AU: alternate universe. Traditionally, the AU label is given to stories taking place in a “universe” that diverges from canon in a significant way. A story in which Sam was born a girl would be AU, as would a story that features storm chasing as the family business.
The second type of story requires more skill and insight on the author’s part. Legoline’s “The Empty Man” is an example of this type that is exemplary because of its realistic details. In it, Dean has been blinded by a demon in an incident for which Sam was directly responsible. When the story begins, Dean is depressed and withdrawn. He barely speaks, never smiles, and expresses no interest in anything beyond the walls of their tiny apartment. Sam worries that Dean resents him, wondering if “Dean wouldn’t have preferred to die and go to hell rather than being reduced to a helpless form without a car to drive and things to hunt, dependent on his brother’s guidance.” Freund and McGuire mention that individuals with disabilities are often frustrated when attempting to fit themselves into spaces designed for “normal” people, and will turn that frustration and anger “inward and against oneself” (160). However, in chapter 4 the author reveals that Dean is not as angry as he is afraid; when a crisis forces him to leave the apartment for the first time, Dean nearly has a panic attack. Eventually, Dean learns to navigate with the assistance of a cane, gaining back a measure of independence plus a great deal of his self-esteem. By the end of the story, Dean has changed considerably:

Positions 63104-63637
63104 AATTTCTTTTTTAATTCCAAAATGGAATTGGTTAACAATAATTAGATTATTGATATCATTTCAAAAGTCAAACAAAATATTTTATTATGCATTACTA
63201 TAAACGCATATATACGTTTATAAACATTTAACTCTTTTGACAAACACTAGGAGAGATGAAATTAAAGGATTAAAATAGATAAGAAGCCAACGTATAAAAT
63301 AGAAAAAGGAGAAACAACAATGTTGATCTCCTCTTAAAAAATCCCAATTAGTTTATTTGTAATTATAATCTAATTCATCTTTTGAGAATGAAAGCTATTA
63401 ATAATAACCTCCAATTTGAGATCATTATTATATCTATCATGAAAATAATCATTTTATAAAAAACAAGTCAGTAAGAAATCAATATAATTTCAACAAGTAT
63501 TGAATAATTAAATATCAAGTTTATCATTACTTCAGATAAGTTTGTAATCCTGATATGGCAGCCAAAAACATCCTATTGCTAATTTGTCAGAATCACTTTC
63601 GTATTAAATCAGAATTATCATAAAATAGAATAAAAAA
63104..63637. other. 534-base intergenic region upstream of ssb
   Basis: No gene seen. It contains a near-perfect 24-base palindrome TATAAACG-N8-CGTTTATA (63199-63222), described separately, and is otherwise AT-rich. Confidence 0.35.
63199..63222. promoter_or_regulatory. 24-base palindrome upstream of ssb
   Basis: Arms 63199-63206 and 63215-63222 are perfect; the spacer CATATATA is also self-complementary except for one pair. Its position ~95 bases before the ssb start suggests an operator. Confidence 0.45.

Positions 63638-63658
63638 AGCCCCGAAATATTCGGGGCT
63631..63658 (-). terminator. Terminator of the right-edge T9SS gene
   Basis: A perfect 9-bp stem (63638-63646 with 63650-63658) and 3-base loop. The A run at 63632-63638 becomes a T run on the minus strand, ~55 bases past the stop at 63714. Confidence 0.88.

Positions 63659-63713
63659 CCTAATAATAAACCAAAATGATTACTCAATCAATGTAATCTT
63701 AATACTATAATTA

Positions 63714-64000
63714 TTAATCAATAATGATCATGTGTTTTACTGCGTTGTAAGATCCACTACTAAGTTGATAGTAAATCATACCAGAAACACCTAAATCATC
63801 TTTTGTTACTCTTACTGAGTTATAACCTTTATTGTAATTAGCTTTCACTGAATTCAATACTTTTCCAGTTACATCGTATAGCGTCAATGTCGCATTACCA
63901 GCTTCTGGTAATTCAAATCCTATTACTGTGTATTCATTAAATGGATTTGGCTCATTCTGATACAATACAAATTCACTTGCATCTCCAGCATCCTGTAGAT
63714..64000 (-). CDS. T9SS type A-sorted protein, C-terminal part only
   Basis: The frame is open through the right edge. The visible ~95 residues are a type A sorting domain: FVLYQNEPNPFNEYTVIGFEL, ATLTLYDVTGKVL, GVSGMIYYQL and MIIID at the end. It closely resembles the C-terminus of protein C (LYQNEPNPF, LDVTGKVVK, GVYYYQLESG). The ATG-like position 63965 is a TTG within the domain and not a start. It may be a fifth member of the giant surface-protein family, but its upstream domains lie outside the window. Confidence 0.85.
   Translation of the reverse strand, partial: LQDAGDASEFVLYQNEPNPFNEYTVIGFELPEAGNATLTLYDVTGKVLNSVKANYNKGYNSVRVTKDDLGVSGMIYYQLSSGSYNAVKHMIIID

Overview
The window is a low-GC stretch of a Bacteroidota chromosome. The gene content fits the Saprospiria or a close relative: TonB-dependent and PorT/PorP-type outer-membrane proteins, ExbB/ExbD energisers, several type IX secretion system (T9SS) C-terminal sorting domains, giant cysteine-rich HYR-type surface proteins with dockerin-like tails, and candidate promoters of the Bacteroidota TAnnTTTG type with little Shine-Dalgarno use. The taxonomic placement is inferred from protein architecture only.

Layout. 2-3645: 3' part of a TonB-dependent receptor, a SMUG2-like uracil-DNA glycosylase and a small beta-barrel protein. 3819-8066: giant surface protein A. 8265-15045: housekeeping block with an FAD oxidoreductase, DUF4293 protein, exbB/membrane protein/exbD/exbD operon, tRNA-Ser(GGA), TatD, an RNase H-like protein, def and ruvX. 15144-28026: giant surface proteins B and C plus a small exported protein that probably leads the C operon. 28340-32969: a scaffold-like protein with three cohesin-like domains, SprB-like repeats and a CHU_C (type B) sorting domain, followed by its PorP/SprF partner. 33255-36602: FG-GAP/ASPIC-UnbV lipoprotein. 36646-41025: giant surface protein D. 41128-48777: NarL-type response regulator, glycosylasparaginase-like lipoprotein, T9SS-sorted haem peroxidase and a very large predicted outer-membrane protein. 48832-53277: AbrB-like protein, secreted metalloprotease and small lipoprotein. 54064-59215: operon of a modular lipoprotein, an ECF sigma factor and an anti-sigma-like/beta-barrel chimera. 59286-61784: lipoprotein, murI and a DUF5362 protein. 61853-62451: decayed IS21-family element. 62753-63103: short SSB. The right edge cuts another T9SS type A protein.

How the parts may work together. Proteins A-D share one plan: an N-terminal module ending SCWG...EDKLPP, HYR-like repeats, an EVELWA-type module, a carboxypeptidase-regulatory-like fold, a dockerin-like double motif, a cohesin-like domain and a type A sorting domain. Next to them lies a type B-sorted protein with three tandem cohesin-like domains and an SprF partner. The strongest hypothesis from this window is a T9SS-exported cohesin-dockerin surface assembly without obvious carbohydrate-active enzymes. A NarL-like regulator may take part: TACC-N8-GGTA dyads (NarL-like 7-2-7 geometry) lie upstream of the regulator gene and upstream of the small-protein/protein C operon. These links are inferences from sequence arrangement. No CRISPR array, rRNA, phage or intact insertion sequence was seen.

Within only a couple of weeks, Dean’s attitude on life had changed so much Sam could barely keep up with it. His newfound self assurance had allowed Dean to get out more, explore the neighborhood and, at least Sam assumed so, made him realize that being blind wasn’t a contagious disease that caused people to shy away and whisper when he passed. ...The cocky shell had fallen completely from Dean, though sarcasm and irony were still popping up every now and then. He no longer pretended to be tougher than he was, and the new quality of meekness never fully left him in all that he did. Sometimes Sam thought that it was the closest Dean had ever been to himself, with no job to do and no reason to act like nothing could get to him.